Philippine Ag Secretary aims to convert former militants into banana farmers

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Philippine Ag Secretary aims to convert former militants into banana farmers

Philippine Agricultural Secretary Emmanuel "Manny" Piñol aims to attract former Moro Islamic Liberation Front (MILF) combatants to agriculture through a banana farming project supported by the Japanese Government, reported

Manny Piñol

Piñol, a former journalist and ardent supporter of outspoken president Rodrigo Duterte, has previously contributed to planting programs for rubber, coconuts, bananas and oil palms on the island of Mindanao.

According to, he is now on the hunt for 6,000 hectares of land Autonomous Region in Muslim Mindanao for the new banana-growing project, specifically in the areas of Maguindanao, Sultan Kudarat, North Cotabato and Lanao del Sur.

The plan was reportedly well-received by MILF vice chair for political affairs, Ghadzali Jaafar.

The story reported Piñol said the project aimed to improve living conditions, empowering farmers in conflict-affected areas.

"I talked to Ghadzali Jaafar in the area. Right now, they are locating for us 6,000 hectares but the concept that we would like to happen there is that we help them organize into a corporation, or maybe partner them with management group who knows banana farming. We let them be the owners of their plantations," Piñol was quoted as saying.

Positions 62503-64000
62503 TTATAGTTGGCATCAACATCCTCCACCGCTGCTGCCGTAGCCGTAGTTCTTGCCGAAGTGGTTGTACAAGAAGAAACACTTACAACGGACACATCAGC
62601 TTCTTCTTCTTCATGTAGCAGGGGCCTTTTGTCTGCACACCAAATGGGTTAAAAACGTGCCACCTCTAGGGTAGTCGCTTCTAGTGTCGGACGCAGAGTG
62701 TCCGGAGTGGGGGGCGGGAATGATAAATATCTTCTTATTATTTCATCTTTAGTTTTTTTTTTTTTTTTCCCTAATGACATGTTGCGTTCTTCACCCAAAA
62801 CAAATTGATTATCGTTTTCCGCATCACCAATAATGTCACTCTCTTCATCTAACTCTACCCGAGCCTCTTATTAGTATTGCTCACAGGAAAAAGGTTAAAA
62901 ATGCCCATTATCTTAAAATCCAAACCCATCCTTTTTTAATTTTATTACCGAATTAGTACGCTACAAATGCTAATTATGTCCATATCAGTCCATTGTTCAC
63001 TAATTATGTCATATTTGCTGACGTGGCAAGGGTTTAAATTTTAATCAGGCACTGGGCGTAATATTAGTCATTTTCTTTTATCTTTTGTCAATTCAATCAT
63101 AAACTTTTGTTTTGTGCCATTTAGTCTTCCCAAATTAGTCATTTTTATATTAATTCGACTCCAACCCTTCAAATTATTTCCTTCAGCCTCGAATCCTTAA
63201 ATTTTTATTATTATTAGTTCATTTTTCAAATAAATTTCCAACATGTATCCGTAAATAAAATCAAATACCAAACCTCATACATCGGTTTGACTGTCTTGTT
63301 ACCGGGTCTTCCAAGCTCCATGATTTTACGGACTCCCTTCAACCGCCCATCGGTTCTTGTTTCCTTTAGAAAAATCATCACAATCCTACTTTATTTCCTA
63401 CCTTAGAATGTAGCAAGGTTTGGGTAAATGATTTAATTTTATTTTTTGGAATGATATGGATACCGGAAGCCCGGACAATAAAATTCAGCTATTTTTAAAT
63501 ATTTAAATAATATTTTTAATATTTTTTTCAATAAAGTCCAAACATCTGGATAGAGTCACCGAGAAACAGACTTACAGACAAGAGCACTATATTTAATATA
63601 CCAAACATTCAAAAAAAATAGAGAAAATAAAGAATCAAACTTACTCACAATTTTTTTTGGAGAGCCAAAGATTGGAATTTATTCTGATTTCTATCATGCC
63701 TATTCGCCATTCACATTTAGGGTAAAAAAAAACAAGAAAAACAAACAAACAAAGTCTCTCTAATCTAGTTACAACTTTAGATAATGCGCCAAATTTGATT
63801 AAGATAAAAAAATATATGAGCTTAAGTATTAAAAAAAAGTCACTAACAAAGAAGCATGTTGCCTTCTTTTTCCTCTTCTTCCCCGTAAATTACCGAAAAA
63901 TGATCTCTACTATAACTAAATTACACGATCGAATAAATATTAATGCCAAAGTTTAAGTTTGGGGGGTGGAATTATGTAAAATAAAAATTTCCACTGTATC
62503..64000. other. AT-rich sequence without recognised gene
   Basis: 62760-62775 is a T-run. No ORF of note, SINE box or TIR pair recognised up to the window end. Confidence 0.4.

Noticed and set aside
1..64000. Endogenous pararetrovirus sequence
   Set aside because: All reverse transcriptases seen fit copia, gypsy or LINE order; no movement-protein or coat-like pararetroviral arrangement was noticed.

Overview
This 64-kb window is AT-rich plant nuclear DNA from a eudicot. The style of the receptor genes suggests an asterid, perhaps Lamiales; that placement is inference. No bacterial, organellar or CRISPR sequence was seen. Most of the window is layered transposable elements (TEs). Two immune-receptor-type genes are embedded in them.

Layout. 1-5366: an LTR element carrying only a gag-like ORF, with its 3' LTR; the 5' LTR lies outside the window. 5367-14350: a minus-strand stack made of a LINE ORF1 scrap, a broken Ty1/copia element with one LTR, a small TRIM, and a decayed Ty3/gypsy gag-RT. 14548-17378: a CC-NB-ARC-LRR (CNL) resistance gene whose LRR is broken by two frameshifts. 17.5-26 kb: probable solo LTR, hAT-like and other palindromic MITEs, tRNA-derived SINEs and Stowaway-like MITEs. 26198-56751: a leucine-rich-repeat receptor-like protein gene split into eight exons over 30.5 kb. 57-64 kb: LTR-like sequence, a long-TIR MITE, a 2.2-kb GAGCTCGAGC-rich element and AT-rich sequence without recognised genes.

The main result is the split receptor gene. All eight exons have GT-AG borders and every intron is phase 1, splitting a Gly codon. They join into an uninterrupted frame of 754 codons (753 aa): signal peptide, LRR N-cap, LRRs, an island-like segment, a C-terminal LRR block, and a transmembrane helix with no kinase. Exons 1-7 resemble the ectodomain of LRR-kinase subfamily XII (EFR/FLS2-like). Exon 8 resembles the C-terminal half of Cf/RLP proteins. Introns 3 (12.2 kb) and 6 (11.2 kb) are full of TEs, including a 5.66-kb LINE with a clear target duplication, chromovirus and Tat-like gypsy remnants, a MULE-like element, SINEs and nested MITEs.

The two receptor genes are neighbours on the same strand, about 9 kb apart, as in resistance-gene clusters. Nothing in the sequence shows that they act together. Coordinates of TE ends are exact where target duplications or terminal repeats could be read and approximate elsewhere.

Earlier he had announced the signing of a deal with Japanese company Farmind Corp to import 20 million boxes of Cavendish bananas annually from the Philippines. 

"The Farmind Corp. project is really aimed at providing livelihood opportunities for rebel returnees and beneficiaries of the agrarian reform program," Piñol was quoted as saying. 

In other news from the Philippines' Department of Agriculture, Piñol has been actively engaged with Iranian Ambassador to the Philippines Mohammad Tanhaei to improve trade relations and collaboration between Manila and Tehran.

Iran has requested Philippine apple market access, for which the department is currently finalizing its pest risk analysis based on fruit samples.

"I’m still waiting for the results, and if everything turns out okay, rest assured that (the document on) importation of apples is ready for signing," Piñol said.

The DA chief expressed his excitement for possible ventures because of the huge market for tropical fruits particularly banana and pineapples in Iran.

As such, he requested the Teheran government to reduce the tariff on bananas, which currently stands at 24%. 

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